Add pasta and the reserved water to the greens and sauté until the water reduces. If you'd like, add an additional 1 tbsp. olive oil and toss.

Serve with the freshly grated Parmesan.

And yes, there's some chicken in the dish I photographed. Last-minute protein addition...


Two Days at the Ninth Avenue International Food Festival

This weekend was chock full o' socializing, much of it during the two days of the Ninth Avenue International Food Festival. This year was apparently empanada year, and we decided that Old San Juan had the best! Here are just a few photos...

Rudy's was prepared for a swine flu outbreak, just in case...

Recession Thai drew quite the line...

More $1 Thai

Fried Oreo's what?

Myrna's Caribbean Cuisine had yummy conch fritters that reminded me of the ones I had when I was a kid visiting family in the Bahamas. They even absorbed the fat in the same way, giving me a greasy lump-in-the-stomach feeling like nothing else ever has. (The stand's homemade hot sauce kicked some major butt, too.)


Weed Salad

Every time I leave the city and stay somewhere with a lawn, the homeowner usually spends some part of every day cursing the dandelions. I've often stood in a yard and gazed at them, wondering why we spoiled Americans choose to ignore something that's edible, plentiful, full of all sorts of good nutrients (apparently, most parts of the plant have a beneficial use), and grows despite our best efforts to kill it. If we thought of dandelions as food, not weeds, wouldn't that be cause for less grumbling?

And why don't I just take it upon myself to harvest the dandelions I spy? Well, generally, when I ask if the lawn's been chemically-treated, it's usually, sadly, yes. If I had a house, I'd go for an all-organic lawn that I could harvest for dinner. Makes sense to me.

So yesterday, at Chelsea Market, when I spied a bunch of dandelion leaves for a low, low price (though it's ridiculous I even paid for them--shouldn't we be paid for using them?), I decided I'd make a purchase. I hadn't had them in years, and since I still had some leftover asparagus/leek/ramp dressing, I thought I'd try a salad experiment.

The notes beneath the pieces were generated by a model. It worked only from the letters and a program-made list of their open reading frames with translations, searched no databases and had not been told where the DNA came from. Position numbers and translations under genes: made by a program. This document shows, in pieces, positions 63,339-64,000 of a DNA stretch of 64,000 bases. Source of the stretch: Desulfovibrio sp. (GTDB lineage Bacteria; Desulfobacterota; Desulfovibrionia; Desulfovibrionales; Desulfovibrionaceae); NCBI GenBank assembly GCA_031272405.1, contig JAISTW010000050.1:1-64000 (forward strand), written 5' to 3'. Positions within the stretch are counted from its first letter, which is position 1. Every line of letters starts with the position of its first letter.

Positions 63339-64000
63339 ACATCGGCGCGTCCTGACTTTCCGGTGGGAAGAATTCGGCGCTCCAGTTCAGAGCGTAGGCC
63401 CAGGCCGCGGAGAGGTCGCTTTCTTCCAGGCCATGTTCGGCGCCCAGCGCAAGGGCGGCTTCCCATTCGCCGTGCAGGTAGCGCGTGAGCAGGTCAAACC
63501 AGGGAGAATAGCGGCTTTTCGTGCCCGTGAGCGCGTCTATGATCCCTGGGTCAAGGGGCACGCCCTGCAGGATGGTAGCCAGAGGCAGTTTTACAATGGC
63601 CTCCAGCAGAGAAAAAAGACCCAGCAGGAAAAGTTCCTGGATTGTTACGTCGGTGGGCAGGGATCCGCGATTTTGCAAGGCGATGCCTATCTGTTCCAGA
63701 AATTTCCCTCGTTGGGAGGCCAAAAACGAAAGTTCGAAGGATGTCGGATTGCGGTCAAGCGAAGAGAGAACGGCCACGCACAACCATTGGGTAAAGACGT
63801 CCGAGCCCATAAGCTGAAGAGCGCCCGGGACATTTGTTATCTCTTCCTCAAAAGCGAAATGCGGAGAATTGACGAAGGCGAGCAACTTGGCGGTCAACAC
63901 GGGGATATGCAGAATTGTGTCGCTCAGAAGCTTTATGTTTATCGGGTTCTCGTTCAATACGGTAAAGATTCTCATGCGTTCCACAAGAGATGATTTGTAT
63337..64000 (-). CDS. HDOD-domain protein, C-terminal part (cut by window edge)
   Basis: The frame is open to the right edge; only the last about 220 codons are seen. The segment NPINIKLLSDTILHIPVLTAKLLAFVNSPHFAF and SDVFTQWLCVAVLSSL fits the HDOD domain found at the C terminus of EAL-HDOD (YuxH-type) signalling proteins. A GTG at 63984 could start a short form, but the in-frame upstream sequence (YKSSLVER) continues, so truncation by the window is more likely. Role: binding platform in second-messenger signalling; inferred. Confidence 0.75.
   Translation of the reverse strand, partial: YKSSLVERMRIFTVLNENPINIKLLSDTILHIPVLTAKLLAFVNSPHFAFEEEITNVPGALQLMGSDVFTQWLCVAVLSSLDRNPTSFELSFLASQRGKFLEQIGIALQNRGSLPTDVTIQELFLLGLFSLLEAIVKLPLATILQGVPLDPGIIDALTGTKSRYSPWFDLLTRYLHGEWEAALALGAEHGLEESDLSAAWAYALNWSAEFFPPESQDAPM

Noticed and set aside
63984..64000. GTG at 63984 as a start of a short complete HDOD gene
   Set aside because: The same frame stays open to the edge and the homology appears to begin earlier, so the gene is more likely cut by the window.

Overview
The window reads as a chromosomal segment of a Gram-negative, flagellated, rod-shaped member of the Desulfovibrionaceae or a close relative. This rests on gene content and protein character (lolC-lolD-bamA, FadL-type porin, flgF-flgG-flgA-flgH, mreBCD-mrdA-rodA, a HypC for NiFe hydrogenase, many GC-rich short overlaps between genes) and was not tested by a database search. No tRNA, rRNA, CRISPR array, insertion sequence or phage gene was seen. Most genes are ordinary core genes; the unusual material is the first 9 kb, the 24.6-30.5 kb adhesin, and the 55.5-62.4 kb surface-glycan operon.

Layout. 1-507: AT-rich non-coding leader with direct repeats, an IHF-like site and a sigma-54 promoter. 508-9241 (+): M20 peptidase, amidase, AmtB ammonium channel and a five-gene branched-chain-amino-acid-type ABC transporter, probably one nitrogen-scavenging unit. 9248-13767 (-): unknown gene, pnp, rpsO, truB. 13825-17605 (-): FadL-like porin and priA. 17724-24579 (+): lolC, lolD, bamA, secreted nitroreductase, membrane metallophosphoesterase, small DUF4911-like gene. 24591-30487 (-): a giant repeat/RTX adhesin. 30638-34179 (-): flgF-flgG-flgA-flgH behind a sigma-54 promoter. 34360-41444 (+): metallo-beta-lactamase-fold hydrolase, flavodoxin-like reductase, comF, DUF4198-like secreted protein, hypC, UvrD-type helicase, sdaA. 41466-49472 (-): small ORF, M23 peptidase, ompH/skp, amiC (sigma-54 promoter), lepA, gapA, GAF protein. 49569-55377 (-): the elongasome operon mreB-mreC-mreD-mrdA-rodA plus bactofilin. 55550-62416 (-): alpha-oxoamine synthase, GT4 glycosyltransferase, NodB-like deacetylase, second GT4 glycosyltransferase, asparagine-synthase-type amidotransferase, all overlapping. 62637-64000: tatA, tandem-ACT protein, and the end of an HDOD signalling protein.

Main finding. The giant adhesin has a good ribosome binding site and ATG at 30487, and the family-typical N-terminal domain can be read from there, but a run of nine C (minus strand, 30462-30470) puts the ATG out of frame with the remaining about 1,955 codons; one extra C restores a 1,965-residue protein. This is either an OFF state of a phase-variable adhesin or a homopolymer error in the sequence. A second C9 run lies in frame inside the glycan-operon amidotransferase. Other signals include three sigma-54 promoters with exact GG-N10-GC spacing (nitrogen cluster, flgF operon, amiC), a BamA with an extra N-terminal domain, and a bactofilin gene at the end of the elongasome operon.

Unfortunately, these particular dandelions were so potent that, as a dinner salad, it was like a bitter punch in the face. They were large and beautiful, but I think too mature to be eaten raw in large amounts. I think I'll cook the rest of them, and use younger leaves in future salads.

But I think, in general, dandelions could be the heart of a great side salad.

Springtime Dandelion Salad

A large handful of dandelion leaves
2 or 3 stalks of young asparagus
2 or 3 ramps
1 tbsp. fresh lemon juice
1 tbsp. olive oil
hot pepper oil or flakes (to taste)
salt and freshly ground black pepper (to taste)
1/4 cup roughly chopped sautéed mushrooms
1 tbsp. crumbled goat cheese or feta
1/4 cup shredded cooked chicken (optional)

Wash dandelion, discard tough stems, and roughly chop leaves. Cut asparagus stems and ramps (bulbs, stems, and leaves) into thin slices (save asparagus tips. Either sauté quickly and add to salad, or save for another use). In a serving bowl, toss dandelion, asparagus, and ramps with lemon juice, olive oil, hot pepper oil, salt, and pepper. Add mushrooms, cheese, and chicken. Serve.


Garden 34th Street: Quick Photos

My brain's been occupied with another project for the last two days, but the plants in my window don't seem to mind. I took a few afternoon pics so I could post a quick photo update.

I'll post more in-depth report in the next few days. Apparently, most of what I planted in Beacon has sprouted. Hurrah!

A field of lettuce. I really need to thin this out...

The heirloom tomatoes seem to be happy.

The alien pod maxixe. Still a bit frightened of what it will become...

The jiló has been a slow starter, but has taken off in the past day or so.

Bottom to top: okra, chili hot peppers, maxixe, and Genovese basil.


Banana Salad Dressing?

I'm still pondering the banana salad dressing (?!) we had last night at Kum Gang San. It was shocking at first (who expects banana flavor on a salad?), but the taste almost grew on me...kinda sorta... I don't think it merits a repeat performance, but the experience was sure worth it--every time Sté took a bite, he shuddered. Priceless.

I love that the places in Koreatown often experiment with Asian/Western fusion, but many of the ideas are a wonderful mystery to me. Why does Wonjo often serve instant mashed potatoes with the little appetizers? And last night's little free scoop of spinach frozen yogurt with red beans... Really?

At least Koreatown adventures are always exciting. You never know what will end up on the table...or what a lot of it is...